UK monetary trends satisfactory, EMU crisis boosts gilts

29th June 2011 by Simon Ward

Gilt yields were suppressed this spring by further semi-compulsory purchases by banks along with a pick-up in foreign buying, probably related to capital flight from the Eurozone as sovereign debt worries mounted.

The Debt Management Office issued £16.1 billion of gilts in May, while UK banks and overseas investors each bought £7.4 billion, with the rump taken up by domestic non-banks. Bank purchases totalled £33.5 billion, or 69% of net issuance, in the six months to May. Overseas buying in May was the strongest since December, in the wake of the Irish bailout – see first chart.

With banks’ liquid asset holdings at their highest for nearly 30 years, according to the recent Financial Stability Report, gilts are vulnerable to a slowdown in their buying, as well as reduced foreign purchases if a Greek financial support deal calms Eurozone debt markets.

Other features of today’s monetary statistics for May include:

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3 thoughts on “UK monetary trends satisfactory, EMU crisis boosts gilts”

  1. Anonymous says:

    Thanks Simon
    I remember the Bank of England seeking to boost nominal GDP to retrieve 5% lost by the 2008/09 crash in their asset purchase policy. M4x was their more economically relevant yardstick. An annualised growth of M4x of 1% looks extremely worrying, doesnt it having regard to what the BoE were seeking to do in 2009?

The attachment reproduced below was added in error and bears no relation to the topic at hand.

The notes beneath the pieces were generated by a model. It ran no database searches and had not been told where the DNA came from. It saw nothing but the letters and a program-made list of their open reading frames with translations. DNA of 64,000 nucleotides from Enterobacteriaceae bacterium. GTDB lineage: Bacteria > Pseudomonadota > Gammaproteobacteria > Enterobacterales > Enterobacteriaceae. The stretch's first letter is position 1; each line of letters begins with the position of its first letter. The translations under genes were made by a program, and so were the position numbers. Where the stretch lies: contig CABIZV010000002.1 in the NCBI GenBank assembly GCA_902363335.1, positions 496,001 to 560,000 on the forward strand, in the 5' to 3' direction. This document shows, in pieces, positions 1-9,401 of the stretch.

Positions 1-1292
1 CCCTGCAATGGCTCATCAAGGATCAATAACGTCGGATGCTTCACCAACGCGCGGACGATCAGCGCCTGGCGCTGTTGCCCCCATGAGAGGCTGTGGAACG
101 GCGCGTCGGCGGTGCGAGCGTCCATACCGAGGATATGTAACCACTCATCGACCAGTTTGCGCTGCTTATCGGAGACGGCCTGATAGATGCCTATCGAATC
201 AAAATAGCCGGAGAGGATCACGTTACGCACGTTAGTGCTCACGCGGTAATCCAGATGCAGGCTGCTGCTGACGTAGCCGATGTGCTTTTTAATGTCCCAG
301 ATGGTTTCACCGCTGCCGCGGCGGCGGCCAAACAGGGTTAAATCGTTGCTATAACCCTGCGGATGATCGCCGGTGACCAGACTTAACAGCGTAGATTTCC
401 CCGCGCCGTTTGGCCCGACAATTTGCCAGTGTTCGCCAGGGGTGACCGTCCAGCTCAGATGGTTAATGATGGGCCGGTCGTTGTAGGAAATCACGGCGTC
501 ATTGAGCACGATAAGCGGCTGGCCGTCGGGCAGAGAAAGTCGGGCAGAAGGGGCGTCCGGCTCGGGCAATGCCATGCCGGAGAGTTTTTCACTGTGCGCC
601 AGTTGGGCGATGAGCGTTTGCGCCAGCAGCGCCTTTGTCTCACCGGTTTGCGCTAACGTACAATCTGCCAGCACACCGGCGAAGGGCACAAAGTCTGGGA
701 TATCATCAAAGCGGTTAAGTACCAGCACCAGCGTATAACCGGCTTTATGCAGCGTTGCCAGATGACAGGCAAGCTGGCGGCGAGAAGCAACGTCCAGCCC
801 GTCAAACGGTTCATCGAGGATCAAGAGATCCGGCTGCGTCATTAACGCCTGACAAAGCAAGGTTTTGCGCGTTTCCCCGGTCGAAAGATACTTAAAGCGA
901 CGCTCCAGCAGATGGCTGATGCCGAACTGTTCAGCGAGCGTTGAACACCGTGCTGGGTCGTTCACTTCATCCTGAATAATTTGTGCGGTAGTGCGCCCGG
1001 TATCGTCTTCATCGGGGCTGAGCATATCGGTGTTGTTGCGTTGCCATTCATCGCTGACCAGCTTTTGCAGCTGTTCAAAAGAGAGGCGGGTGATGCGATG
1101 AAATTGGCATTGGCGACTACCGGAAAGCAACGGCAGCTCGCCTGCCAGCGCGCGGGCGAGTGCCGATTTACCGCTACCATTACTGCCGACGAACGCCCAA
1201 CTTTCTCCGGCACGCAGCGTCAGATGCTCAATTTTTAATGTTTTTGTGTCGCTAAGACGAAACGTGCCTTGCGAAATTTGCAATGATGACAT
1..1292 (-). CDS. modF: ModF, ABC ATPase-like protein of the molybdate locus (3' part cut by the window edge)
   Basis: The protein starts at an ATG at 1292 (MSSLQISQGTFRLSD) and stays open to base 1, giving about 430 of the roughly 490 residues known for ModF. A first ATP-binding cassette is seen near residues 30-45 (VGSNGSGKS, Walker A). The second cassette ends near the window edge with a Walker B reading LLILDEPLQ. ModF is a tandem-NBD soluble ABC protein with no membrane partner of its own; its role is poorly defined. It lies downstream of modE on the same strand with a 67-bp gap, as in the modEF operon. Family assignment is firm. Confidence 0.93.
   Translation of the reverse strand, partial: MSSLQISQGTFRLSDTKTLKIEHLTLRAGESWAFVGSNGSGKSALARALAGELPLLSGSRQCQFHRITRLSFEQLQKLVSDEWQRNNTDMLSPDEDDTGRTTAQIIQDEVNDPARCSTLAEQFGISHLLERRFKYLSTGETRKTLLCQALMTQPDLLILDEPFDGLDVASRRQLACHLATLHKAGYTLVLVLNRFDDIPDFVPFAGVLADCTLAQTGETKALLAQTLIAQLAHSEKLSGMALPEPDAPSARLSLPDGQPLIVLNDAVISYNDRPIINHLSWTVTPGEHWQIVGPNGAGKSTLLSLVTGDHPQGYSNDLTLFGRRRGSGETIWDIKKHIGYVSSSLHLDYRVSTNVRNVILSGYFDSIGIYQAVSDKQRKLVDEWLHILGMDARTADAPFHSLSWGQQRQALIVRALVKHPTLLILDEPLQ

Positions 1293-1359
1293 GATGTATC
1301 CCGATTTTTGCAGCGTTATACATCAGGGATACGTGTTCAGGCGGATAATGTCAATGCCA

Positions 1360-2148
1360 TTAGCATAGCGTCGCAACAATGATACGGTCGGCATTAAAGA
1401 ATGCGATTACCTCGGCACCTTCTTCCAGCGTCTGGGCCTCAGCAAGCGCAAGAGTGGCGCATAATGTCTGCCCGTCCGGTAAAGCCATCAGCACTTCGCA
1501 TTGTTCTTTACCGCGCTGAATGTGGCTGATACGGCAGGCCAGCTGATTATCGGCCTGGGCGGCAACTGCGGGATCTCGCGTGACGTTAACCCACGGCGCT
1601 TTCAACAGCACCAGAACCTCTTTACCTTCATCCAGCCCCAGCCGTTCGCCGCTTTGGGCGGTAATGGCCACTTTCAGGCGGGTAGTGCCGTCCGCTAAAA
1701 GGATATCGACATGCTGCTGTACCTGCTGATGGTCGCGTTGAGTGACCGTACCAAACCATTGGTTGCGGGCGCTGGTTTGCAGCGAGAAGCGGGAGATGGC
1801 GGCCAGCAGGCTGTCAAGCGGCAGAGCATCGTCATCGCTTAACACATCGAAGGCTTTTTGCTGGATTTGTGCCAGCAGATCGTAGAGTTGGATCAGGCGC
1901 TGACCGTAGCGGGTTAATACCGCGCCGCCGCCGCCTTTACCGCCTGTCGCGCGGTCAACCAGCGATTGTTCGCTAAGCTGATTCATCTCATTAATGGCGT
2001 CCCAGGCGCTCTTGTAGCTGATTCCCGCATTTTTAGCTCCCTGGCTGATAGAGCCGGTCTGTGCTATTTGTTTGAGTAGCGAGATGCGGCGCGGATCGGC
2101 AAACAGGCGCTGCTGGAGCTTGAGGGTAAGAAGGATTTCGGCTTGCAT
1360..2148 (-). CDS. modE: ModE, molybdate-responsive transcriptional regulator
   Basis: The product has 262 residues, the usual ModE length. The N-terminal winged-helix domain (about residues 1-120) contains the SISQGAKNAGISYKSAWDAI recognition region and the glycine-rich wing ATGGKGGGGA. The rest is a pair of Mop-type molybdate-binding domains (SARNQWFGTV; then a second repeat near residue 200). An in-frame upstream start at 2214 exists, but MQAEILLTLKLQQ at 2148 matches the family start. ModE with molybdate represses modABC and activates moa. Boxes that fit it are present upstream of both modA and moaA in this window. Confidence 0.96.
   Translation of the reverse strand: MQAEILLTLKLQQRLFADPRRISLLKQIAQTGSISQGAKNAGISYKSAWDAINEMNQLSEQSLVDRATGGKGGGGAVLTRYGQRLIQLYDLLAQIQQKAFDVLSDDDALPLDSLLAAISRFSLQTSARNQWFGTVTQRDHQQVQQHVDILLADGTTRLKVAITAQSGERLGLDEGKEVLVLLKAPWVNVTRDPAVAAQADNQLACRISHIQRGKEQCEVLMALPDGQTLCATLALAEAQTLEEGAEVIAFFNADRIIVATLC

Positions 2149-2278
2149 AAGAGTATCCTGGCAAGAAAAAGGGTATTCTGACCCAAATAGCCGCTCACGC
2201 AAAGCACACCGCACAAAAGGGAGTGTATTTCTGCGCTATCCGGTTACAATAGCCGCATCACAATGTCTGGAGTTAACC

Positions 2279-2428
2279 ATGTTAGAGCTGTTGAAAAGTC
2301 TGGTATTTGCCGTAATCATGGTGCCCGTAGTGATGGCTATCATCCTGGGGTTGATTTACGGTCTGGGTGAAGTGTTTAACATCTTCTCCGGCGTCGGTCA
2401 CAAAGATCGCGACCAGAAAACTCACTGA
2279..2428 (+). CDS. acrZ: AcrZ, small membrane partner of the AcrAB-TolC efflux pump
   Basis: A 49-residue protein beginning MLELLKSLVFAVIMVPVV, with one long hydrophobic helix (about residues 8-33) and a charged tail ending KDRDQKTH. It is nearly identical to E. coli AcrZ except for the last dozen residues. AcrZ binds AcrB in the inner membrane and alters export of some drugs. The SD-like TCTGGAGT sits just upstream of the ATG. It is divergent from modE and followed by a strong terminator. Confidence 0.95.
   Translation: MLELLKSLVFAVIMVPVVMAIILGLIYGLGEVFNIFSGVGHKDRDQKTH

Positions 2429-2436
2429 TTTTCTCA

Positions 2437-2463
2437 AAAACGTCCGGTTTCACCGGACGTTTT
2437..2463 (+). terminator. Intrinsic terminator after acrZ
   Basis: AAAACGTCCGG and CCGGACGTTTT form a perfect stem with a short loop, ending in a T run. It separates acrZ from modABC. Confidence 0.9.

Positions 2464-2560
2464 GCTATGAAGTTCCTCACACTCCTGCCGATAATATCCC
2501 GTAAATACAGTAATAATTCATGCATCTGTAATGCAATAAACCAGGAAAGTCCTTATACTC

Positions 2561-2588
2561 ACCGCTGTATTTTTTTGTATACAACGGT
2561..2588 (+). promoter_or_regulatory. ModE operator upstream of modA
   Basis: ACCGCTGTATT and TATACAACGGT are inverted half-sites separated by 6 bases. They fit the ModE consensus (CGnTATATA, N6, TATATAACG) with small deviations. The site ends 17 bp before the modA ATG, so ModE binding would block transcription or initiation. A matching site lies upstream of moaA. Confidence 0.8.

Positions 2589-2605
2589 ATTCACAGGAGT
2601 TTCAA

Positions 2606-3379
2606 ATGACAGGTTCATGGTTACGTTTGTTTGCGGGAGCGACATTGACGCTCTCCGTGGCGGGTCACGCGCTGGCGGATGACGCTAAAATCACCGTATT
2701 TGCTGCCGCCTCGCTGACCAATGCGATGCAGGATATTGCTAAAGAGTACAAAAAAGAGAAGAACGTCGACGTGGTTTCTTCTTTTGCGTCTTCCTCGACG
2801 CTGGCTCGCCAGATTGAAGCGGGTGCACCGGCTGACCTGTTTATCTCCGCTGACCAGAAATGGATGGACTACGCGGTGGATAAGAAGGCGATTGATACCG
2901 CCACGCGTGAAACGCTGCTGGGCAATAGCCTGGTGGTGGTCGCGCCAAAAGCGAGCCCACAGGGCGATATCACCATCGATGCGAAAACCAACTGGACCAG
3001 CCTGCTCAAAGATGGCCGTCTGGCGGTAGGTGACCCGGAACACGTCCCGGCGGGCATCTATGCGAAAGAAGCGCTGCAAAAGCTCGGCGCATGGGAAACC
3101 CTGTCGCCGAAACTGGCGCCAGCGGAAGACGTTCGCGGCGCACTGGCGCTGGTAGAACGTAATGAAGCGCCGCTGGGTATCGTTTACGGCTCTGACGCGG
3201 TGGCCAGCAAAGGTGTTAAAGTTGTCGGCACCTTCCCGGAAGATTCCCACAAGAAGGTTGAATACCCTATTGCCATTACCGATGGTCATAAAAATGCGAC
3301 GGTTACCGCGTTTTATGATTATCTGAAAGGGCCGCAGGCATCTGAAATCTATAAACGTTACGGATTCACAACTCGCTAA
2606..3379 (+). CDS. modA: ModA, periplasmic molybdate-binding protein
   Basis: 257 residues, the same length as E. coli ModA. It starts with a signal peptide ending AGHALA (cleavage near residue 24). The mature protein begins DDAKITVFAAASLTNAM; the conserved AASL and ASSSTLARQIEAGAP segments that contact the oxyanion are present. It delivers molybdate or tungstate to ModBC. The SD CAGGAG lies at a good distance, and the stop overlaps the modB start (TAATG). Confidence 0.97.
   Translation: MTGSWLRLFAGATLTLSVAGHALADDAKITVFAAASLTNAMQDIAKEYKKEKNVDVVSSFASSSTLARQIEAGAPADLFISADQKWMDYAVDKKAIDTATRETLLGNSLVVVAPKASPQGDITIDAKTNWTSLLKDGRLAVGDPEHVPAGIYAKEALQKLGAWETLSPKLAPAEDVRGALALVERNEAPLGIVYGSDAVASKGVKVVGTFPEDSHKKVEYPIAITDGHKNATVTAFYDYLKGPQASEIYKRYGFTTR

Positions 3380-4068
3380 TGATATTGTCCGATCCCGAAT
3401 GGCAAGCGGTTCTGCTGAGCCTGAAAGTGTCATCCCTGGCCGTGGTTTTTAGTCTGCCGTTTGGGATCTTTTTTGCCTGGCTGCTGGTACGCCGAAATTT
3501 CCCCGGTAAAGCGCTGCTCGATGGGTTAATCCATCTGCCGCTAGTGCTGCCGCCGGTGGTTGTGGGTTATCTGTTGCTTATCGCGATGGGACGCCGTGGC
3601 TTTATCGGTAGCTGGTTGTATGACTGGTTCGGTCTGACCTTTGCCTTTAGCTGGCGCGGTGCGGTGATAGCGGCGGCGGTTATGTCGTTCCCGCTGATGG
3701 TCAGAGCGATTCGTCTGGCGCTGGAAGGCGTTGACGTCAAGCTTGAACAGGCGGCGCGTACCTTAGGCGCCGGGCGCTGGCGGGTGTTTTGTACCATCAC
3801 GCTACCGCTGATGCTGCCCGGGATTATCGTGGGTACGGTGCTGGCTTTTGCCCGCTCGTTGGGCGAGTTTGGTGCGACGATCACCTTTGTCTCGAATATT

2. Simon Ward says:

    Shireblogger,
    Thanks for raising that. IMO M4ex growth of 1% annualised does not indicate tight money because 1) as noted, a broader measure including foreign currency is rising faster and 2) more importantly, the velocity of circulation is trending higher in response to negative real interest rates. Velocity has risen by about 3.5% annualised over the last two years. 1% M4ex growth plus a 3.5% velocity increase implies nominal GDP expansion of 4.5%.
    More about velocity here:
    http://www.moneymovesmarkets.com/journal/2011/6/22/the-mpc-is-wrong-to-ignore-rising-monetary-velocity.html

  3. Anonymous says:

    Thanks for the reference article. It seems to me that both of the trends ( growth and velocity) are not indicating real growth in positve activity and wonder if I should remain worried by both.

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